Telluride 2019: Ford v Ferrari
Out of all the films that I’ve seen at Telluride this year, there’s only one that comes to mind that might be considered a ‘large’ Hollywood film. That film is Ford v Ferrari. The latest from director James Mangold, and the greatest testament to the power of racing films since Ron Howard’s Rush.
Matt Damon and Christian Bale bring life to Carroll Shelby and Ken Miles, respectively, in this outstanding true tale of two men who battled the corporate Ford Motor Company in order to produce a vehicle that might revolutionize the brand and outrun Ferrari in 1966’s 24 Hours Le Mans race. During that time, Ferrari was the creme de la creme, but going bankrupt. After a failed merger with Ferrari, (they’d later sell their brand to the Italian Fiat) Ford decided it was their time to beat them at their own game. Carroll Shelby (Damon), a retired race car driver, was brought on the project, advertised as the great car builder of his day, with an exuberant British driver Ken Miles (Bale) in tow. Controversial Leo Bebe (Josh Lucas) was given run of the show as racing director until Shelby coerced Ford into putting him in charge, making sure Miles was the key driver for future races. This combination of Shelby’s manufacturing skills, and Miles’ skills behind the wheel worked and from there history was made with each race.
Historically speaking, Ford v Ferrari does an accurate job representing the events that led to the climax of the 1966 24 Hour Le Mans and subsequent races thereafter. The movie resembles the demands of corporate America, while wanting to push the rules and limits of car manufacturing. James Mangold (Logan, Girl Interrupted) pulls in his audience with beautiful cars, the tension of racing, a sound design worthy of Oscar buzz, and high-calibur performances. Bale and Damon have a dynamic that comes naturally through their friendship and banter, while Tracy Letts is virtually unrecognizable playing Henry Ford II. Even the more minor parts of the film are captivating, so much so that the 152 minute runtime races by.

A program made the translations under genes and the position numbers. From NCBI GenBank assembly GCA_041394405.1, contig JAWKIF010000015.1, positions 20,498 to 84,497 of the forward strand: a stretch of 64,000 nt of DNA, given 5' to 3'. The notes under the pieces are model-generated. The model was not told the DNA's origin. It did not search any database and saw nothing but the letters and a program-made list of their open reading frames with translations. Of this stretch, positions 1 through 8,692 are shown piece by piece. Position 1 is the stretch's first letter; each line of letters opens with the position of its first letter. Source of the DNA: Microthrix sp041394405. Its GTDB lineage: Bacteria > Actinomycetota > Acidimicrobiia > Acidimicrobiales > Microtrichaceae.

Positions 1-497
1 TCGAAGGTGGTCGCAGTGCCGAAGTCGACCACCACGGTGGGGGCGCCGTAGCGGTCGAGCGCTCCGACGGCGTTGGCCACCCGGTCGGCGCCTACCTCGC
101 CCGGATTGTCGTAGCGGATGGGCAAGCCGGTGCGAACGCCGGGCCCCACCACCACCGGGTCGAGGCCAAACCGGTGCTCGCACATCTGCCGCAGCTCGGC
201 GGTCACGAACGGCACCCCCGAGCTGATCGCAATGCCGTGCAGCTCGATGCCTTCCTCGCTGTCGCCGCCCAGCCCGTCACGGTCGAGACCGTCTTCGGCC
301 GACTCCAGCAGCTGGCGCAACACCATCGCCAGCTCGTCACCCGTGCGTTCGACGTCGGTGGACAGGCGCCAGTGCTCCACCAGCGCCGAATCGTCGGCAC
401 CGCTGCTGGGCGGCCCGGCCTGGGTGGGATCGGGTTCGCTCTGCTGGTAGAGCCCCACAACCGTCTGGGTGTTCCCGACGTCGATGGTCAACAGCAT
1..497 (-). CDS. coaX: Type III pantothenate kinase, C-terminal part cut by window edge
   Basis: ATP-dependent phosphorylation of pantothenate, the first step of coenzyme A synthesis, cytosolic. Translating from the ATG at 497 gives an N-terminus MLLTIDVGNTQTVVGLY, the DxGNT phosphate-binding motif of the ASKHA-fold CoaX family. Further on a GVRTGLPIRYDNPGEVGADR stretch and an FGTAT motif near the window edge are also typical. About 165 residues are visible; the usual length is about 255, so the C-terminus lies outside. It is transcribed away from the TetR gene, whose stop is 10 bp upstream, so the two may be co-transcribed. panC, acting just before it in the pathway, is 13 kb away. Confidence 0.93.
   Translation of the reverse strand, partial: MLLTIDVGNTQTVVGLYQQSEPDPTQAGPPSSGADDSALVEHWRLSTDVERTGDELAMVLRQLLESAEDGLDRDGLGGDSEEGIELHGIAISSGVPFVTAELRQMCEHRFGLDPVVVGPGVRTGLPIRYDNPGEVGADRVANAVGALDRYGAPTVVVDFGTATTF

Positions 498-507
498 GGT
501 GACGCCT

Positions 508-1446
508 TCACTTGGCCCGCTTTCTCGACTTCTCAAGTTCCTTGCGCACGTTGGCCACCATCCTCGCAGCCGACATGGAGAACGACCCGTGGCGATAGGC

Not too long ago, I got into a race movie watching binge. I watched Senna, Rush, and many other documentaries. Some were of high quality, while some of the documentaries fell short of what I was expecting. However, I find racing films invigorating and Ford v Ferrari will absolutely be added to the list as one of the best racing films I have ever seen. It’s up there as one of my favorite Mangold films, too. Once the end credits started rolling, I immediately wanted to watch it again. Ford v Ferrari is funny, moving, entertaining and emotional when it needs to be; it embodies everything you would want from a high budget Hollywood film.
Like the roaring engines themselves, Ford v Ferrari is loud and full of energy. James Mangold has created a spectacle that needs to be seen in a theater to grasp just how amazing the sound design and visuals truly are. The scenes recreating Le Mans will get your blood pumping, ensuring that the excitement doesn’t stop. It should be seen loud (like Howard’s Rush), and I cannot stress that enough. It makes its audience feel like their behind the wheel, which is to say it’s an extremely suspenseful, sensory experience. Don’t be afraid to take a nice long drive afterwards, but please, drive carefully (and quickly).